Sequence 3




Status: Needs Review

Forward to Socialism

Made increasingly desperate in the face of their inability
to solve the vast economic and social problems created
by private enterprise, the Capitalist forces have gathered
in a universal effort to save themselves. Fascism and War
threaten the workers. The Labor Movement of Britain is now
the last main bulwark within Capitalist countries againt the
wave of reaction the has swept across the world.

In this country, as in every Capitalist country, millions of
workers are unemployed; real wages have been brought down
to new low levels; social services have been ruthlessly cut;
unemployment pay is near starvation level; the family and the
individual have had thrust upon them the responsibility for
maintaining the unemployed; the Means Test and the Anomalies
Act bring misery to thousands; the Government still further
penalises and divides the workless in its Unemployment Bill;
deaths and ill-health from malnutrition accumulate; rationalisa-
tion drives men and women into compulsory idleness while long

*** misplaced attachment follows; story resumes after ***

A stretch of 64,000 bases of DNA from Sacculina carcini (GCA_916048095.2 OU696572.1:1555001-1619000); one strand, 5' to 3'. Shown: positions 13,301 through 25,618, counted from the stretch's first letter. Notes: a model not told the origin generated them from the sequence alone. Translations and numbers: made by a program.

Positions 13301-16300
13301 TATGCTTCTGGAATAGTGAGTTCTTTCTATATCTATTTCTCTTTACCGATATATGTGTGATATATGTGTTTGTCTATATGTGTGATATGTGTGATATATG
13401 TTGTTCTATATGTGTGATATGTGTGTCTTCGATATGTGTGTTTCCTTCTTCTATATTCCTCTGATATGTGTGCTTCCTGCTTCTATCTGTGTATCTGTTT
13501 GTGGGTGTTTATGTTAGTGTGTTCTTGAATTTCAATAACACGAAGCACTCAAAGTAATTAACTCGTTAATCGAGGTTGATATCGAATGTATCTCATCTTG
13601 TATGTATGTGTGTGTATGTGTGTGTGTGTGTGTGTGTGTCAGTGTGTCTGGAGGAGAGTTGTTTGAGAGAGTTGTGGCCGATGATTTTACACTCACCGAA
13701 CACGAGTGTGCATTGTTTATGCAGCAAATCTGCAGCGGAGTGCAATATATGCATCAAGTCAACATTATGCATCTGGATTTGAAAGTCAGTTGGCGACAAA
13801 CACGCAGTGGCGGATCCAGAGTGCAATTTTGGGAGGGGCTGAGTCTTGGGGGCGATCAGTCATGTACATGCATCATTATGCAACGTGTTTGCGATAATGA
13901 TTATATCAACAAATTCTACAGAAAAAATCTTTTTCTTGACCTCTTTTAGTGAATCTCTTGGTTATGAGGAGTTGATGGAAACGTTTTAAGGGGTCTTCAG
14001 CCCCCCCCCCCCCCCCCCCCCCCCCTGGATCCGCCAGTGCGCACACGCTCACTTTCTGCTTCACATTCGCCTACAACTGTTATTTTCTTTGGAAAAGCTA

hours are the lot of their comrades; large section of the "middle
classes" are being pressed down to poverty level; university
trained men and women are unable to find employment;
machinery is used not to lighten the labour of both clerical and
manual workers but to increase unemployment; land is misued
or goes out of cultivation; pits are empty and factories closed.

The mass of the people demand a sufficiency of food, shelter
and warmth; they demand security of employment; leisure
without financial anxiety; increased opportunities for cultural
development; they cry out for peace between the nations; they
ask that the great potential wealth of this country shall be
harnessed to social advance. Increasingly they receive as their
portion poverty, insecurity, unemployment, hunger, intensified
exploitation; daily they are conscious of the imminence of Wars
so terrible that the civilisation they know may well go down in
disaster to barbarism.

Poverty or Plenty?

Right at the roots of this crisis, which brings such suffering
and oppression in its train, lies the maintenace of the
private owenership of the means of production at the very


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